Showing posts from December, 2018

By The Rivers of Babylon

In 587 BCE, the Babylonian king Nebuchadnezzar sacked the city of Jerusalem, torn down it's walls and destroyed Solomon's Temple.  He then took thousands of Jews back to Babylon to live in captivity for what would eventually be an entire generation. 

Psalm 137 imagines a realistic moment during that long treck to Babylon as the Hebrew captives neared the city where they would be paraded and then forced to settle and assimilate.   The Babylonian captors demand a song "of Zion" from the captives. 

The Psalm begins like this: 
1 By the rivers of Babylon we sat and wept
    when we remembered Zion.
2 There on the poplars
    we hung our harps,
3 for there our captors asked us for songs,
    our tormentors demanded songs of joy;
    they said, “Sing us one of the songs of Zion!”
Interestingly, after a generation of living in Babylon, most of these Hebrew captives did assimilate to Babylonian culture.  And when the opportunity came for them to return to Jerusalem and rebuild the cit…

What Do You See?

In Matthew chapter 11, we read a short passage where the imprisoned and soon-to-be-executed John the Baptist sends some of his followers to Jesus with a question.  The passage reads like this:  
2 When John, who was in prison, heard about the deeds of the Messiah, he sent his disciples 3 to ask him, “Are you the one who is to come, or should we expect someone else?” I've always been intrigued by John's question because it's so incredibly real.  There had been a time when John was sure that Jesus was the Messiah.  But at this moment, as he's languishing in prison, John begins to wonder.  

Then Jesus sends back this message: 
4 Jesus replied, “Go back and report to John what you hear and see: 5 The blind receive sight, the lame walk, those who have leprosy[a] are cleansed, the deaf hear, the dead are raised, and the good news is proclaimed to the poor. 6 Blessed is anyone who does not stumble on account of me.”Jesus' response is fascinating.  He doesn't make a singl…

Why Make A Big Deal Out of Advent?

Advent is a time for relinquishing some of the control in order to receive the impossible from God.  - Walter Brueggeman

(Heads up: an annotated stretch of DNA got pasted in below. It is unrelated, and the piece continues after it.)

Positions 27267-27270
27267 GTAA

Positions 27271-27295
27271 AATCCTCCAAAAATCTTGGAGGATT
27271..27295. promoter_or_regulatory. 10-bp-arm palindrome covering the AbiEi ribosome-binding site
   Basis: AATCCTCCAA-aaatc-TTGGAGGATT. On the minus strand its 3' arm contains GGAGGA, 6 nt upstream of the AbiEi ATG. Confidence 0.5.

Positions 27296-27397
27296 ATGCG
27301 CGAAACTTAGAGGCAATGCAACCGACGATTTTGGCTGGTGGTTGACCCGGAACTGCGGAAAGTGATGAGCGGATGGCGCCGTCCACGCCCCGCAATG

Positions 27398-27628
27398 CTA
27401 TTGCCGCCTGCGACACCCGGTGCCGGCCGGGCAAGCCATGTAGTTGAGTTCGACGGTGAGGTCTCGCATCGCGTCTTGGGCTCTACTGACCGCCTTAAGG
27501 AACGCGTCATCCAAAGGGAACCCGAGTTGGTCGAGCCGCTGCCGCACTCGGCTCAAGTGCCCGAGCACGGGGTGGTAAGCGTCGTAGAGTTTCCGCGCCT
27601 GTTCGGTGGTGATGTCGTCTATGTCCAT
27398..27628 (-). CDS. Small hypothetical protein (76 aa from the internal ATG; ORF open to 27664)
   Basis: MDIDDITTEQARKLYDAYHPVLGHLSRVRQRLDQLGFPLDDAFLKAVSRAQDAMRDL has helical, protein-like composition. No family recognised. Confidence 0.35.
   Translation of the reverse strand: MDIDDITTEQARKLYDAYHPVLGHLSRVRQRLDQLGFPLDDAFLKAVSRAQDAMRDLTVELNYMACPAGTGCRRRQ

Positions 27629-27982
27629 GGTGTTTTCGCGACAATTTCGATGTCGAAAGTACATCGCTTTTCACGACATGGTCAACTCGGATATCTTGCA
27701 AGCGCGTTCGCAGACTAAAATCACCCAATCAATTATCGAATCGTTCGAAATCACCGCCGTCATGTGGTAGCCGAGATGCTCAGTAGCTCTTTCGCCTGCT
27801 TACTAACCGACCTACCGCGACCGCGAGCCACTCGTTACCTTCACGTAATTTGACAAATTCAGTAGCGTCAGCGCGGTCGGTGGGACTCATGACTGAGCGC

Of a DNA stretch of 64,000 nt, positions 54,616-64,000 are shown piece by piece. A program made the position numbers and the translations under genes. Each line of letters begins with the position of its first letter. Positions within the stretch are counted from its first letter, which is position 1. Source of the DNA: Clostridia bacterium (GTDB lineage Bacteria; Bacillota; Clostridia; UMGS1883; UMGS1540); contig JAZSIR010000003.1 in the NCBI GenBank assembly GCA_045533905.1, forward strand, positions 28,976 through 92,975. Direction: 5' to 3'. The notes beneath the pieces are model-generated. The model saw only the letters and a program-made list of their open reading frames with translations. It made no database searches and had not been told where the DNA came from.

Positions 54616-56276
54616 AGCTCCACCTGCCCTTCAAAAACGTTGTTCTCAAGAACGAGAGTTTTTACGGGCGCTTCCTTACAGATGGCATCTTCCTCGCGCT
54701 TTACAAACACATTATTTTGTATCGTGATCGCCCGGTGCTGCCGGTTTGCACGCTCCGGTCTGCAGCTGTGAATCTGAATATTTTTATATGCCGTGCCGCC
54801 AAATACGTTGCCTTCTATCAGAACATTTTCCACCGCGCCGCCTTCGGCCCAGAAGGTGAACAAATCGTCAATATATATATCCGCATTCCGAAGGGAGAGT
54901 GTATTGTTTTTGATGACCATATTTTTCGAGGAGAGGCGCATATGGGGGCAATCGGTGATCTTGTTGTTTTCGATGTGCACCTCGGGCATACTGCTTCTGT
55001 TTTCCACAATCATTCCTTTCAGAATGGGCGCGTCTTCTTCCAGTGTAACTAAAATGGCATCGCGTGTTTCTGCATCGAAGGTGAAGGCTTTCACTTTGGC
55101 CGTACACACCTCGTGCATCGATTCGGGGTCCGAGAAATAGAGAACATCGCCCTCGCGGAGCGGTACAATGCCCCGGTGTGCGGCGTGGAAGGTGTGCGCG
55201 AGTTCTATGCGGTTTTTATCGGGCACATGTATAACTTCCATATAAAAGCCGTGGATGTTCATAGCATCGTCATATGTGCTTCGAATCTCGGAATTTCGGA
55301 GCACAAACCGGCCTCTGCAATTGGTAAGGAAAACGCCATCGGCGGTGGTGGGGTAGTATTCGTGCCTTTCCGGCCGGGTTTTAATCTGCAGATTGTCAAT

I have this memory of a Christmas pageant I was in when I was like six years old.  I was a shepherd, and I had a line, I think.  
I would like to say that I was the shepherd who said, "Let us go even unto Bethlehem and see this thing which is come to pass, which the Lord hath made known to us." All our pageants used the King James Version of the Bible.  
Anyway, I remember standing there thinking, "Why are we making such a big deal out of Jesus being born.  Didn't we do this last year?"  
The more you think about it, the less crazy that question sounds, doesn't it?  I mean why do we make such a big deal out of Advent and then Christmas anyway?  What's at the heart of it all?  
We know that the Jesus' birth wasn't something that the first Christians really celebrated at all.  
Those early Christians were more into the Resurrection, a…

The Discomfiting Disruption of Advent

Be ready for action, and have your lamps lit; be like those who are waiting for their master to return from the wedding banquet...blessed is the servant whom his master will find at work when he arrives. - Luke 12:35-48

Father Alfred Delp was a Jesuit priest who was falsely accused in a plot to overthrow Hitler, which landed him in prison in Nazi Germany.  He would be executed by the Nazis shortly before the end of World War II in February of 1945.